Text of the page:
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5 My son, pay attention to my wisdom, turn your ear to my words of insight,
2 that you may maintain discretion and your lips may preserve knowledge.
3 For the lips of the adulterous woman drip honey, and her speech is smoother than oil;
4 but in the end she is bitter as gall, sharp as a double-edged sword.
5 Her feet go down to death; her steps lead straight to the grave.
6 She gives no thought to the way of life; her paths wander aimlessly, but she does not know it.
Vs. 1-6: Here is Solomon’s counsel to his sons that they avoid the adulterous woman. Her lips drip honey, her speech is smooth as oil, but these are deceptive as she lures the unsuspecting or desirous man into her traps. If a son will walk into the sexual traps of the adulterous woman he will learn she brings a form of death, and will lead the man to wayward paths and aimless wandering. Solomon is one of the best Biblical examples of how not to follow this path. Even though he apparently married or claimed each of his 700 wives and 300 concubines he was led astray from God while trying to satisfy all his desires and keep all these women happy. He may not have thought this proverb applied to him because he took care of all the women he claimed. He may have been thinking of women who were like gold diggers, using sex with rich men, like Solomon’s sons, but the end result was just the same.
7 Now then, my sons, listen to me; do not turn aside from what I say.
8 Keep to a path far from her, do not go near the door of her house,
9 lest you lose your honor to others and your dignity[a] to one who is cruel,
10 lest strangers feast on your wealth and your toil enrich the house of another.
Vs. 7-10: Again, Solomon calls the sons to pay attention to his counsel. Stay away from the house of the adulterous woman. You will lose honor and dignity, your wealth will be exposed to strangers who will feast on it, and you will find yourself enriching other’s homes. This is an interesting insight from Solomon because his many marriages and concubines helped to add to his vast wealth, at least at the moment the marriages were consummated. But over time this would prove to be ill-gotten gain, and ruin his joy in the Lord, his family, the kingdom, and in the end it would prove to be true as his wealth dissipated into nothing in less than 100 years.
11 At the end of your life you will groan, when your flesh and body are spent.
12 You will say, “How I hated discipline! How my heart spurned correction!
13 I would not obey my teachers or turn my ear to my instructors.
14 And I was soon in serious trouble in the assembly of God’s people.”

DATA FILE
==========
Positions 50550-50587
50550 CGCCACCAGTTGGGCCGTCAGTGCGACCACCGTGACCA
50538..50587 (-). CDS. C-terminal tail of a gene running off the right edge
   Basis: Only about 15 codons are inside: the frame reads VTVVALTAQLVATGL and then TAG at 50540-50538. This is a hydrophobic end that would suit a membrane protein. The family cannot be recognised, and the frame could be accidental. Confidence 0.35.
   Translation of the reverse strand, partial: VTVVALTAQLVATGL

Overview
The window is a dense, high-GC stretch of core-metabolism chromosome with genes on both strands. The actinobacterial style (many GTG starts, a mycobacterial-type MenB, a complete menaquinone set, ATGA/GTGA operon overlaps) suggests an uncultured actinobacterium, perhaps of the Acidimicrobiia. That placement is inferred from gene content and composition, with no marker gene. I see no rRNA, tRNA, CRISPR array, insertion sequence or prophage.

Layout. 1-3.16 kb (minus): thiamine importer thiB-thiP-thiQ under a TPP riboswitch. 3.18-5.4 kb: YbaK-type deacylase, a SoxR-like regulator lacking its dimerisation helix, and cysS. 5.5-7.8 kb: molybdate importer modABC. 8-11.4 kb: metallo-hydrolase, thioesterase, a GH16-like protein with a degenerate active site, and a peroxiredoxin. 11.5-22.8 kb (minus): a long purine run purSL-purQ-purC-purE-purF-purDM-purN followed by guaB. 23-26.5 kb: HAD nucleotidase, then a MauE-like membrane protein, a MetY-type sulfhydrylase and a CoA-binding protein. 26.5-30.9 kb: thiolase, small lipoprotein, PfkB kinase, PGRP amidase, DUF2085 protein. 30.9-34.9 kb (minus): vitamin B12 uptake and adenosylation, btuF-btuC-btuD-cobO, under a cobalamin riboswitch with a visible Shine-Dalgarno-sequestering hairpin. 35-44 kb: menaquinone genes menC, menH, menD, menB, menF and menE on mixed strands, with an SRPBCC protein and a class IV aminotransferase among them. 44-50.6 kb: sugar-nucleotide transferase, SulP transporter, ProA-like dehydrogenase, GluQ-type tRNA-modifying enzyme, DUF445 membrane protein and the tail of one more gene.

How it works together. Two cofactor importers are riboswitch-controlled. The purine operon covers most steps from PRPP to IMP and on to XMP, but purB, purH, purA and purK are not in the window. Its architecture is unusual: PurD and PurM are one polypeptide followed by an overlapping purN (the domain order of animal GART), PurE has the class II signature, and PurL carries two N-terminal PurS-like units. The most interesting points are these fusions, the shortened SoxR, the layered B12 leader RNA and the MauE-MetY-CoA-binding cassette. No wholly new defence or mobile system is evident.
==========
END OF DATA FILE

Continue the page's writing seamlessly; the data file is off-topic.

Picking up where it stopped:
Vs. 11-14: This is much like Ecclesiastes in miniature. Solomon wrote Ecclesiastes at the end of his life, as he reflected on the meaning of life. He basically wrote that since he chose money, women, and pleasure over God he found himself groaning at the end of his life as he realized his body and flesh were spent, and he had focused on the wrong thing most of his life. He hated the discipline of worshipping the Lord only and keeping God’s law that kings were to have only one wife. He spurned correction, and depended on his own wisdom to choose a path away from God. There is no indication that he depended much on the counsel of others. Even though he was not in serious trouble with God’s people he set his son, Rehoboam up for complete and utter failure and disaster. Rehoboam watched what his father did, not what he said. Within years the once great kingdom of Israel became two weak nations. They would never achieve their former glory. We can say that on paper Solomon’s wisdom was indeed divine, and important council for all that will take the time to study the Proverbs. Solomon helps us see how wise these Proverbs are by living against his own counsel, and we see the disaster that followed within a year of Solomon’s death. Solomon died in 931 BC, and civil war brought an end to the kingdom in 930 BC.
15 Drink water from your own cistern, running water from your own well.
16 Should your springs overflow in the streets, your streams of water in the public squares?
17 Let them be yours alone, never to be shared with strangers.
18 May your fountain be blessed, and may you rejoice in the wife of your youth.
19 A loving doe, a graceful deer— may her breasts satisfy you always, may you ever be intoxicated with her love.
20 Why, my son, be intoxicated with another man’s wife? Why embrace the bosom of a wayward woman?
Vs. 15-20: This next section sings beautifully about the blessing of monogamy. Sharing wives, connecting with wayward and adulterous women are practices that are to be shunned. The wise person stays with the wife of his youth and finds all forms of love and marital satisfaction in her.
Though polygamy was somewhat common in the Old Testament, Solomon’s proverbs certainly played a role in the decrease of polygamy and acceptance of monogamy as the preferred practice.
Also, the cost to the kingdom of Solomon’s polygamy could not be missed. By the time Jesus was born there was no longer any polygamy, and the New Testament teaches strict monogamy within marriage and celibacy outside of marriage.
21 For your ways are in full view of the LORD, and he examines all your paths.
22 The evil deeds of the wicked ensnare them; the cords of their sins hold them fast.
23 For lack of discipline they will die, led astray by their own great folly.
Vs. 21-23: This final section concludes this entire chapter on faithfulness in marriage and the evils of adultery and fornication with some thoughts on how we may hide our sexual affairs from the world, but never from God. He knows and examines our paths. Implied is that God has built into creation that we will experience destruction, pain, struggle, loss, and death from the promiscuous life. We cannot escape these judgments upon us if we choose such a life.
a. Proverbs 5:9 Or years